Micro-trauma #3: Kingsland Fire Station

10 fire stations around London closed yesterday. I'd heard on the radio that there would be firemen protesting at each site.

I'd seen previous protests at Kingsland fire station and heard about the local campaign to save it. I thought I'd head down and chat to some of the firemen. R. said we should take them biscuits. I asked why and he said, 'Dunno, you get cold don't you? Protesting. Hungry.'

As we walked down we talked about the possibility that the fire service might be the first emergency service to be privatised. First shut down the fire stations to make the service worse, wait a year and then demonise it with scare stories of slow response times drip fed to the newspapers. It's the prime service to be privatised too - it doesn't have the complexity of the Police or the NHS as there is less human contact involved. Just a bit of water isn't it?

The Hackney Gazette ran a story about generations of local firefighters meeting in the Duke of Wellington on the night before the closure.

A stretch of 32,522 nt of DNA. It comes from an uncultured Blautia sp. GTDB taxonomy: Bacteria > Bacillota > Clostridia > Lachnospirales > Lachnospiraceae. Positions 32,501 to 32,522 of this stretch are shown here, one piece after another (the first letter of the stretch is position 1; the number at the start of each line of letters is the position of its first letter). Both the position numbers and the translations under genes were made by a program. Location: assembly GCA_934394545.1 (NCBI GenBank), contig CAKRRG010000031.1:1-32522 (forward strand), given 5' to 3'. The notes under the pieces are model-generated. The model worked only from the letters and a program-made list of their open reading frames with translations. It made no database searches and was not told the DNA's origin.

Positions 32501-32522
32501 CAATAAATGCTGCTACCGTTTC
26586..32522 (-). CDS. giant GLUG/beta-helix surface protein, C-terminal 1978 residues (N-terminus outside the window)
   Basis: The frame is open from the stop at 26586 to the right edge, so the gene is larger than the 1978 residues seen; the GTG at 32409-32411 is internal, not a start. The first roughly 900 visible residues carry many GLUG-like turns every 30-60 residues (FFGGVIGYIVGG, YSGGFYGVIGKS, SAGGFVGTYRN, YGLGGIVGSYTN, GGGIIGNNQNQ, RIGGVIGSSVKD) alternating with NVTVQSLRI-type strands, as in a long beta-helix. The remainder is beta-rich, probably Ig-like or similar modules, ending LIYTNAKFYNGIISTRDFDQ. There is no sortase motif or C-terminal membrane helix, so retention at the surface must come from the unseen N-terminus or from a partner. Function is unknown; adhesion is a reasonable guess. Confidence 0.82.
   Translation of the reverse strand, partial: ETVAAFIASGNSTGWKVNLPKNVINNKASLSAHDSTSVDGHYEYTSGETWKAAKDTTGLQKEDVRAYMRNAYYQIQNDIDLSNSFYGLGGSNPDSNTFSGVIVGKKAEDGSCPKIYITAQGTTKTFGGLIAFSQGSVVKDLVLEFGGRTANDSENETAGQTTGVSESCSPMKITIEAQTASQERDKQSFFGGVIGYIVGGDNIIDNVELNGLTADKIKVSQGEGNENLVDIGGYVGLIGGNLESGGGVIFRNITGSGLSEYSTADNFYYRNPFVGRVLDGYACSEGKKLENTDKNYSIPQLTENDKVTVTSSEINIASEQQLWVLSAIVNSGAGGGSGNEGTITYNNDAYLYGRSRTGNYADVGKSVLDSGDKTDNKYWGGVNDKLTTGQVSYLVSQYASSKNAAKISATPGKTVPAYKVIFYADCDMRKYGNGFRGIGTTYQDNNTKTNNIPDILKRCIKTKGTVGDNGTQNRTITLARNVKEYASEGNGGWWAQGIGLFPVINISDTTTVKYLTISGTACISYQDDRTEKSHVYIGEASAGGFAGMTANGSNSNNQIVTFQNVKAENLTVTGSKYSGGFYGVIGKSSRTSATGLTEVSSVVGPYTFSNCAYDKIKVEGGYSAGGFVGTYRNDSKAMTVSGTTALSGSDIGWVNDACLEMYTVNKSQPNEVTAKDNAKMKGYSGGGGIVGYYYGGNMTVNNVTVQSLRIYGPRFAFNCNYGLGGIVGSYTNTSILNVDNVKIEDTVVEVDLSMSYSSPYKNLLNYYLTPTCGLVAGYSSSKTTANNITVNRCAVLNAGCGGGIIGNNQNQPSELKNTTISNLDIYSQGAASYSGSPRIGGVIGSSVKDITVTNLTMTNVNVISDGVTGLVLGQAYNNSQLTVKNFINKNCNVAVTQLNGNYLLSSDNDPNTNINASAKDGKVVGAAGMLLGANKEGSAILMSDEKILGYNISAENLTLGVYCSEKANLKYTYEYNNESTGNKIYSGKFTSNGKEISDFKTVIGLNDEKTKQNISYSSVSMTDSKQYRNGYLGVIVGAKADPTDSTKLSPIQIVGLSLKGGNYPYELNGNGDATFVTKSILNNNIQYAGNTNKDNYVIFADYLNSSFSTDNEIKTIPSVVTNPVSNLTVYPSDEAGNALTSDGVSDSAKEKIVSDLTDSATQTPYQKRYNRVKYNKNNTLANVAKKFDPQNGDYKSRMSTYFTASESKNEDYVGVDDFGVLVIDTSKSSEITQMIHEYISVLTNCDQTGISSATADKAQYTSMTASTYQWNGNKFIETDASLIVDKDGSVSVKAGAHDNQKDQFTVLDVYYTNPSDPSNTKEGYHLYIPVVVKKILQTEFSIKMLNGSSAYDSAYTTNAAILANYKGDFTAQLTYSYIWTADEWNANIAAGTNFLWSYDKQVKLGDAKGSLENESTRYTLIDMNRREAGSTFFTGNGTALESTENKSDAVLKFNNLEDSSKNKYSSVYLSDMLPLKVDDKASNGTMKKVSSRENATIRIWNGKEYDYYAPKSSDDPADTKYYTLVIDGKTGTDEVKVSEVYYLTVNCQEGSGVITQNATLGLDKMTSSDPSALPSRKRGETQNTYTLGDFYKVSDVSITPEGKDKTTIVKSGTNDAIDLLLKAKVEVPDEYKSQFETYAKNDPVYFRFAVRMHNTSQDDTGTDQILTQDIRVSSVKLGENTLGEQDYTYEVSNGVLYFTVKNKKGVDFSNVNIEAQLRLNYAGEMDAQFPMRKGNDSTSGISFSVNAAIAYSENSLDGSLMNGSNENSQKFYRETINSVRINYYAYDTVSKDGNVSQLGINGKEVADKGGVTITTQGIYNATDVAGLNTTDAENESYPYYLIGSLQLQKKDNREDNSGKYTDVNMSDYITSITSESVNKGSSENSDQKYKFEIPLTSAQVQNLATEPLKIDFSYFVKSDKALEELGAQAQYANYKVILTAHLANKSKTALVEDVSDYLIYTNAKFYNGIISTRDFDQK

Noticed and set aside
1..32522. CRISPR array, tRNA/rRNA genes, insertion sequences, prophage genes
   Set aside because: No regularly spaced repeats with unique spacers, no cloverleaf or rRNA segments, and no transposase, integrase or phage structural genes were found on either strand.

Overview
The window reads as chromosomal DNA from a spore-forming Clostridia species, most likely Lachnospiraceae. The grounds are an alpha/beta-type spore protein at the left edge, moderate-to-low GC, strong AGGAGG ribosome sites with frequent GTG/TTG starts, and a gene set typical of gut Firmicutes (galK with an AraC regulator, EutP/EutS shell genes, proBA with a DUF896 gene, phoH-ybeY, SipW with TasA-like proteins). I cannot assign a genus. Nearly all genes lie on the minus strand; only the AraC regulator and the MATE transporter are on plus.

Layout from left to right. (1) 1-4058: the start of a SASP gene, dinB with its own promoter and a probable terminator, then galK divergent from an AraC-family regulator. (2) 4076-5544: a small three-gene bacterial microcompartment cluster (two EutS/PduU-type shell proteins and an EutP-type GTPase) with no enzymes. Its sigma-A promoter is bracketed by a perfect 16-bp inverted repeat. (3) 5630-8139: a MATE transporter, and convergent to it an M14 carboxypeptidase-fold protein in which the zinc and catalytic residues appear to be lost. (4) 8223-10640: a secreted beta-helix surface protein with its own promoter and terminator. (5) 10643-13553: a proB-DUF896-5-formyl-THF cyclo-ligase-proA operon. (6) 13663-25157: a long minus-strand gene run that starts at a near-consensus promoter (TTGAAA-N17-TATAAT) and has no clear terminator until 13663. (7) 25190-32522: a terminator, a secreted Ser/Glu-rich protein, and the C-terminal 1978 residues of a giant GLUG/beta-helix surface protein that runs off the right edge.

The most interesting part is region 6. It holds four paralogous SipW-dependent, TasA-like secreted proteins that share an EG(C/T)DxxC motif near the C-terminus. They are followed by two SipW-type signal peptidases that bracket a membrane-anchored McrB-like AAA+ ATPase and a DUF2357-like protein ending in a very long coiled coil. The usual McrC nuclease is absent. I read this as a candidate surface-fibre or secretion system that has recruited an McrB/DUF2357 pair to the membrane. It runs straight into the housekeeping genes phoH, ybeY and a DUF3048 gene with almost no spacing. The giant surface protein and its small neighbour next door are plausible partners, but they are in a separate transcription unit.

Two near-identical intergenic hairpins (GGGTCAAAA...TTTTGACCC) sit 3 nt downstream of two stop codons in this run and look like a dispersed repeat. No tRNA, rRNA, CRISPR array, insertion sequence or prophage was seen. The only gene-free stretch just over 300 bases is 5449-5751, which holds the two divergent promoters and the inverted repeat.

At the back of the fire station there is a tower - built like the stairwells of the De Beauvoir estate to train the local firemen. We talked about the possibility of getting into the tower and doing a Radio Anti broadcast at the top.

When we got to the front no one was protesting. I'd got it wrong. It turns out that the protests were all at Clerkenwell fire station which is a bit more architecturally distinguished,  has more history.

There were all these signs on the building saying 'THIS FIRE STATION IS NOW CLOSED'.

R. said there was something a bit passive-aggressive about them, like the designer was part of the union and thought he'd take the opportunity to make a point.